Mali Defense and Foreign Policy

mali military spending and defense budget

Foreign policy and defense

Mali is a nation in Western Africa. Its capital city is Bamako. Militant Islamism creates a very unstable security situation in Mali. The government army relies on foreign troops to maintain security. This has been done since 2013 mainly within the framework of the UN effort Minusma, in which some 40 countries participate, including Sweden. France has a force in place and regional cooperation G5 Sahel aims to quell the Islamist insurgency.

mali military spending and defense budget

After democratization in the early 1990s, Mali had an active cooperation with other countries, especially in West Africa, and with international organizations. The country was something of a favorite among donors. Amadou Toumani Touré mediated both before and after taking office as president in 2002 in regional conflicts. Mali also contributed soldiers to a number of peacekeeping forces in, for example, Liberia and Sierra Leone.

The military coup in March 2012 led to a rapid deterioration in relations with the outside world. Both AU and the West African cooperation organization Ecowas temporarily closed Mali. The EU, the US, the World Bank and the African Development Bank (ADB) curtailed the aid flow. Since the coup makers quickly gave up, the cooperation resumed relatively soon.

In 2017, the UN Security Council introduced sanctions in the form of a travel ban on a number of individuals who were considered to violate the 2015 peace agreement (see Current Policy).

Militant Islamism

After the Islamist uprising in Algeria in the 1990s, groups from there affiliated with the terror network al-Qaeda and in 2007 formed the north-west African branch of al-Qaeda in the Islamic Maghreb (Aqim). Several efforts have been made by countries in the region to work together to counter Aqim, whose influence grew rapidly.

A security organization, G5 Sahel, was formed in 2014 by Mali and Burkina Faso, Mauritania, Niger and Chad, with the aim of strengthening cooperation on development and security. G5 Sahel established a military force (FC-G5S) in 2017 to fight jihadists in Burkina Faso, Mali and Niger, where central governments have poor or no control over the remote area. The FC-G5S cooperates with French soldiers and receives logistical support from Minusma as well as financial support from the EU, USA and Saudi Arabia. G5 Sahel is headquartered in Mali and consists of 5,000 soldiers.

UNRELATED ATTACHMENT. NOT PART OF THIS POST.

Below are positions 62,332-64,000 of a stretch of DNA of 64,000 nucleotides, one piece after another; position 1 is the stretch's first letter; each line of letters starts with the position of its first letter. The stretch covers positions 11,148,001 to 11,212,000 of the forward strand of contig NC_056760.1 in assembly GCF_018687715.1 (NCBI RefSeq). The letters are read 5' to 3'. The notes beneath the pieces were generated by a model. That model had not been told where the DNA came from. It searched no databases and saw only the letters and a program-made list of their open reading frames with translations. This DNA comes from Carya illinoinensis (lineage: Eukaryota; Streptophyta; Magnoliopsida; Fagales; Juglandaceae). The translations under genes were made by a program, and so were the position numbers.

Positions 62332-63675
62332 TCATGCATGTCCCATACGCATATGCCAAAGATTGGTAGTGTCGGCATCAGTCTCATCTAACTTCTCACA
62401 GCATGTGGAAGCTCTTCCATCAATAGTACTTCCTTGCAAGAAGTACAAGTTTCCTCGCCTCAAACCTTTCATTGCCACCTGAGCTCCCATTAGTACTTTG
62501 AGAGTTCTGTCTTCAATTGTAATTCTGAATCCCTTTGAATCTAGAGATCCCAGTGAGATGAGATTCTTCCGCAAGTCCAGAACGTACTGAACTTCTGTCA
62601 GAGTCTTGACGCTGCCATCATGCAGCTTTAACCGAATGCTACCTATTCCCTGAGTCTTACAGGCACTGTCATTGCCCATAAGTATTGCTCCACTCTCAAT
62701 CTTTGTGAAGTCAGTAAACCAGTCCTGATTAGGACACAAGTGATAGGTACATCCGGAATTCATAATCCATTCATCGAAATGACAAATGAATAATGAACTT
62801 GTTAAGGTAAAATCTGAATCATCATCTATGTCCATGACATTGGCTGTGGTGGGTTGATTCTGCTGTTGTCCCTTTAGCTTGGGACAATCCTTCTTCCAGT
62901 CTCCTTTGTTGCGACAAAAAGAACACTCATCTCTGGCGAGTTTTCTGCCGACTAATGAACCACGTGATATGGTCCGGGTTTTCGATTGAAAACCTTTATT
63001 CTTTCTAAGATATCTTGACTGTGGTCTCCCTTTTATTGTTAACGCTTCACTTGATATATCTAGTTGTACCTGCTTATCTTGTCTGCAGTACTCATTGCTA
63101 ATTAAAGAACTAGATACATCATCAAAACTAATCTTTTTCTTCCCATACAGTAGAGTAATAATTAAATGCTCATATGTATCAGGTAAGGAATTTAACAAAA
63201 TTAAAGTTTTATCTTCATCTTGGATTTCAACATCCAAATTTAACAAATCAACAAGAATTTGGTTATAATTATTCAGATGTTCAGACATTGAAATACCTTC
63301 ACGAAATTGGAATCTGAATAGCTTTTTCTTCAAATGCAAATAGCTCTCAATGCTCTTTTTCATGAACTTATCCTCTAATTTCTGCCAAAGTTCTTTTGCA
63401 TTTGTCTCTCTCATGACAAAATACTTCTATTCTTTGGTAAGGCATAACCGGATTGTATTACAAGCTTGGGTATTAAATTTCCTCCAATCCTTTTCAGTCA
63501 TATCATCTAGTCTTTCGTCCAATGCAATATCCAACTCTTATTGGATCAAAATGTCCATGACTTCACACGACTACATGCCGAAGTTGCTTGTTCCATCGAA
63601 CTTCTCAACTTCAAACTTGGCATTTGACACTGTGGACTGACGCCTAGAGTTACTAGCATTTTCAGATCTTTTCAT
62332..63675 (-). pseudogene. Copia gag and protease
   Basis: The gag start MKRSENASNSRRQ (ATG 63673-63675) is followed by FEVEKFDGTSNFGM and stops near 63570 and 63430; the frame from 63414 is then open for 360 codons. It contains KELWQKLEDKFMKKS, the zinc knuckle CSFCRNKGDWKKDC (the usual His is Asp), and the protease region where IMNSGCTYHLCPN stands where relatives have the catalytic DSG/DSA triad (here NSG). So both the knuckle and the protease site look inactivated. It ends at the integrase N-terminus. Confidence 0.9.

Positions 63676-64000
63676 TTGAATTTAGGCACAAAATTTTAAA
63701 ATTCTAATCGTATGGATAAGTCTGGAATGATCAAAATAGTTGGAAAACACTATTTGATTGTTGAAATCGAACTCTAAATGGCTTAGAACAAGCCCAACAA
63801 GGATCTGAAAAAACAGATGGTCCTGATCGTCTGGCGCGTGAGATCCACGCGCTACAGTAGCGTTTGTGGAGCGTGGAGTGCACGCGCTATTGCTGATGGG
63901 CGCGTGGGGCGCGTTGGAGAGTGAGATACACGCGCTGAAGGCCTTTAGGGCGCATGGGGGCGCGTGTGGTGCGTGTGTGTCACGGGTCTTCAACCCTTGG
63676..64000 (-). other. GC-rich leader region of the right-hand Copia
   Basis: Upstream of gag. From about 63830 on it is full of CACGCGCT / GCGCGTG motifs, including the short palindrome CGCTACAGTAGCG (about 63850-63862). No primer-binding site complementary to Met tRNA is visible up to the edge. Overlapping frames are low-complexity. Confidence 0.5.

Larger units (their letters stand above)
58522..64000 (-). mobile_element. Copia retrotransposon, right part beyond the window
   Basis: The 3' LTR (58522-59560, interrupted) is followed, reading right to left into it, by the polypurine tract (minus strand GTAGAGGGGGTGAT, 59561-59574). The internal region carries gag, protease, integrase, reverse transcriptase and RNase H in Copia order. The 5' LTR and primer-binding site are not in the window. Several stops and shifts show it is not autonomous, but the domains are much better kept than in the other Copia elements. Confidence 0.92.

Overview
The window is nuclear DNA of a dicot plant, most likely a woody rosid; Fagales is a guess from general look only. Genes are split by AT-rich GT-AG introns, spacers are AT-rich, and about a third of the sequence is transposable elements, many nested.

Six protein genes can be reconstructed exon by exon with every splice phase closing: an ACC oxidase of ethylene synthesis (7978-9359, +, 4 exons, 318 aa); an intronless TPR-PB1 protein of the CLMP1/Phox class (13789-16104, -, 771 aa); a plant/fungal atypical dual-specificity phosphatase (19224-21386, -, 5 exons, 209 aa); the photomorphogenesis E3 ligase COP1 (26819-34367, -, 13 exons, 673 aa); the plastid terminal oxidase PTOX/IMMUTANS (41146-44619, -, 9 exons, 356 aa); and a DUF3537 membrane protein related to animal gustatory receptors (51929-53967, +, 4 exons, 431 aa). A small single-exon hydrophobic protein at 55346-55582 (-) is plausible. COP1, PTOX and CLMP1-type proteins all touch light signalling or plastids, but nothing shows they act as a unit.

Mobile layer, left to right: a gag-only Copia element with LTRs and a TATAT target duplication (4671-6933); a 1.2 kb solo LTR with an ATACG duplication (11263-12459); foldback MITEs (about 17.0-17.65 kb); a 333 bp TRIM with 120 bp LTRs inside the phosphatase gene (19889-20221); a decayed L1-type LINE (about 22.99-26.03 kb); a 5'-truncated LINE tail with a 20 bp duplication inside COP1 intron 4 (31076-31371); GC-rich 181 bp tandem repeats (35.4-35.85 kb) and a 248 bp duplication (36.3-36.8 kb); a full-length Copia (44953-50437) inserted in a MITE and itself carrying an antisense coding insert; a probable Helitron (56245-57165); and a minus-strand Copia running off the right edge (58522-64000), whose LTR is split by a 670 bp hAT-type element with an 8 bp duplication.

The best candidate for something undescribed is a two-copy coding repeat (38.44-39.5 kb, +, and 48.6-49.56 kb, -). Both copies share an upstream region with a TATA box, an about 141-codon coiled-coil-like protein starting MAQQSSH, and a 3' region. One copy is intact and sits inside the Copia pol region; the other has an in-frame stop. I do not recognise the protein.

Security situation deteriorated throughout the region following the 2011 uprising in North Africa. The chaotic situation in Libya particularly affected Mali, when hundreds of Tuaregans who fled Mali in the 1990s returned home and were a driving force in the uprising in the north (see Modern History).

Nowadays, a number of different Islamist groups in the region, including the Islamic State of Greater Sahara (ISGS), the al-Qaeda faithful Support Group for Islam and Muslims (JNIM) and the Unity and Holy War Movement in West Africa (Mujao), act.

Important bilateral relations

As an old colonial power, France has a special position in Malian foreign policy and is the country’s largest bilateral aid donor. However, the relationship between the two countries has been disturbed by disagreement over the situation of the Malays who live in France. Mali has objected that France has wanted to send back large numbers of exile males to the home country and that the expulsions were sometimes enforced by hard methods.

Mali is one of America’s closest allies in West Africa. The United States provides both military and humanitarian assistance and has soldiers deployed in different parts of the Sahel.

Relations with the Ivory Coast in the south are important. Before the civil war broke out in the neighboring country in 2002, more than a million males worked there. A large part of the coastal Mali’s trade then passed through the Ivory Coast. Nowadays, many Malays have moved home and foreign trade is looking for new ways, including via Dakar in Senegal.

With Burkina Faso, Mali fought a brief war in 1985 over control of the mineral-rich Agacher strip. The dispute was resolved by the International Court of Justice in The Hague, which granted Mali about half the area.


Mali has a relatively small defense, but it is being expanded and restructured to better combat the uprisings within the country and regionally. For those who do military service, it lasts for two years. The semi-military forces consist of 7,800 men.

In the country there is a French force of 5 100 men with the mission to fight the Islamist insurgency in the Sahel area. Also in place is the UN operation Minusma, which consists of almost 13,300 soldiers and just over 1,900 police. African troops play an important role in trying to maintain security in the country. Of all Minusma’s soldiers, two-thirds come from African countries.

In March 2020, Mali and Niger agreed with eleven EU countries to set up a joint military operation, Operation Takouba, to be merged with the French forces in the Sahel in the fight against militant Islamists. Sweden will contribute helicopters and up to 150 soldiers. Other countries participating in different ways are, for example, Belgium, the Netherlands, Estonia, the Czech Republic, Portugal and Denmark. The initiative for the enlarged European force came from France.


Army: 10,000 men (2017)

The air Force: 400 men (2012)

The fleet: 50 men (2012)

Military expenditure’s share of GDP: 3.1 percent (2017)

Military spending’s share of the state budget: 12.7 percent (2017)